The Cause of French Intransigence

French intransigence, especially with regard to cooperating with its friends, is certainly not a new phenomenon. In the late eighteenth century, immediately after American independence, the United States delegation worked tirelessly to reduce the trade barriers between the United States and France. Such an open market would have benefited both countries, but would have reduced the income for the French customs agents. Those special interests won out.

It certainly could not be argued that the American delegation was not sufficiently competent or persuasive. It was composed of Benjamin Franklin, John Adams, and Thomas Jefferson. It is likely that Paris has not hosted such a high concentration of intellect and political wisdom since.

France’s immunity from conspicuous but inconvenient evidence is also not a new phenomenon. In characteristic anti-New World bigotry, France’s premier naturalist Georges de Buffon argued that plant and animal species in North America were inferior in size and robustness to their European counterparts. In defense of North America, Jefferson had a large moose killed and its remains sent to Paris to demonstrate the great size of American animals. Buffon was no more persuaded by the large carcass that Jefferson lay in front of him than the French foreign minister Dominique de Villepin was persuaded by the massive body of evidence demonstrating Iraqi non-compliance with UN resolutions that US Secretary of State Colin Powell laid before the UN.

The French have a number of special interests that only partially explain its foreign policy with respect to Iraq. They stand to reap several billion dollar contracts when the sanctions against Iraq are dropped. They have, therefore, continually sought to undermine the last decade of sanctions in the hopes of monetary gain. However, monetary gain alone is not sufficient to explain French antipathy to military action against Iraq.

It may also be the case that evidence of French non-compliance with sanctions against Iraq during the last dozen years will come to light in a post-war Iraq. This factor is also insufficient to explain French duplicity in this matter. The revelation of French cynical exploitation of the Iraqi market would surprise no one, and certainly not the French public.

Recent French actions reflect a much deeper and fundamental national psychosis. At one time, the French under Napoleon Bonaparte ruled Europe and an empire that extended to Egypt. Ever since the French have harbored delusions of national grandeur. They have not come to grips with the fact that since the Franco-Prussian War, they have been a nation in relative decline with respect to the rest of the world. Humiliating defeat at the hands of the Germans in World War II did not awake the French from this stupor, but perhaps made the fantasy of French importance even more alluring. Unfortunately for the French, from an economic and military standpoint, they can no longer be considered one of the great nations of the world.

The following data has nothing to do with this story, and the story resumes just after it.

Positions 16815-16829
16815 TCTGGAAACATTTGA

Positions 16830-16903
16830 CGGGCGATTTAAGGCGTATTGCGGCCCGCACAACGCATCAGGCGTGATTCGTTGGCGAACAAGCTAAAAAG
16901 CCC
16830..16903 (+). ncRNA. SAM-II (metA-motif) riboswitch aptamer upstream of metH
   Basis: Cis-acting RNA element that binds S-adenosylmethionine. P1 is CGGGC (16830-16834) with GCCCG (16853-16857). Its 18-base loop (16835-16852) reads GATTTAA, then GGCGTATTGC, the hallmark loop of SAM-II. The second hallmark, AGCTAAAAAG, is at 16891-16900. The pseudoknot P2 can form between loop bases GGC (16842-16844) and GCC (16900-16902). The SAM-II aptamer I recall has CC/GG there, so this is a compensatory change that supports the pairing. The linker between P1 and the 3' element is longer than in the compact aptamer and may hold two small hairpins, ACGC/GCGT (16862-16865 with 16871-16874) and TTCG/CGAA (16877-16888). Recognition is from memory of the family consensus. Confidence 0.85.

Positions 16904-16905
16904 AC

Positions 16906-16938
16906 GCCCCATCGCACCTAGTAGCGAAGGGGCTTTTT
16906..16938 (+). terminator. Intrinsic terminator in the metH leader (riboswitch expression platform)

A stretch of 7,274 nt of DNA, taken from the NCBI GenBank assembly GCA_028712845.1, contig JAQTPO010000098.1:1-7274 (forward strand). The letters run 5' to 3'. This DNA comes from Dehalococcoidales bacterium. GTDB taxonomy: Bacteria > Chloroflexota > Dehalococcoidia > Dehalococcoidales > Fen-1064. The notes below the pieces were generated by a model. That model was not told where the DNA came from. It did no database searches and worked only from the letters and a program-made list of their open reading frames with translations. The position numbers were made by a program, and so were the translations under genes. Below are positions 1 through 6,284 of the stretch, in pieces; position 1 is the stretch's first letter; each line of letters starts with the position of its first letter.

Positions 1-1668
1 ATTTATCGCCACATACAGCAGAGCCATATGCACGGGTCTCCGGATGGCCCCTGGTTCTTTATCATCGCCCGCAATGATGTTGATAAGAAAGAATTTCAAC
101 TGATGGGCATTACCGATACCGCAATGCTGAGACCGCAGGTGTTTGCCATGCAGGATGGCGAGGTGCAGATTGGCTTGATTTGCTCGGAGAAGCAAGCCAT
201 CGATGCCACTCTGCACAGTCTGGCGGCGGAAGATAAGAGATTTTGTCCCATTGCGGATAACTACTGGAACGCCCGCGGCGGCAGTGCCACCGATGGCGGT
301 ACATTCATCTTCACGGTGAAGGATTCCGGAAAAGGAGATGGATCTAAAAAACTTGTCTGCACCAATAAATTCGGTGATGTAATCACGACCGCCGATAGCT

The French have nurtured aspirations of grandeur and insufferable arrogance into a foreign policy by playing other real world powers against each other. During the Cold War, safely behind the physical buffer of German civilians, American troops and their independent nuclear deterrent, they tried to act as arbiter between the West and the Soviet block. They were not willing to devote the economic resources necessary to be a true super power but they were willing to interfere whenever possible to satisfy their swollen sense of significance.

The French are not blocking UN action against Iraq because they are concerned about unilateralism or about the use of force in general. The French regularly deploy forces in parts of former French African colonies and test nuclear weapons in the atmosphere with nary a concern about international legalisms. The French concern is that the United States, by virtue of its economy and military, is becoming a uni-polar power.

France is trying to organize a French-led Europe as a counter weight of world power and France’s current tactics are a meant as a direct challenge to American power. If it has to weaken the UN and NATO in the process it will do so. Iraq may develop weapons of mass destruction, but America is the true threat, a reminder of French decline.

The irony is that other European governments are equally concerned about French political dominance of the European Union. At one point, the French opposed the unification of Germany fearing that the resulting economic power of the enlarged state would dilute French influence. Now that Germany has decided to hide their economic problems by indulging in anti-Americanism, French political dominance in Europe is largely unchallenged. However, the governments of eight countries including Spain, Italy, Portugal and the United Kingdom indicated their support for the United States in a joint statement published in the Wall Street Journal. Part of the support was a real recognition that “the transatlantic bond [with the United States] is a guarantee of freedom” and partly as a way to assert their political independence from France.

Perhaps the world will be a lot simpler when France grows up. Everyday they allow Iraq to believe they can divide and delay decreases the likelihood that Iraq will comply with UN resolution 1441. The French actions virtually guarantee there will be no peaceful resolution. It also guarantees that US victory will come at the highest possible cost.

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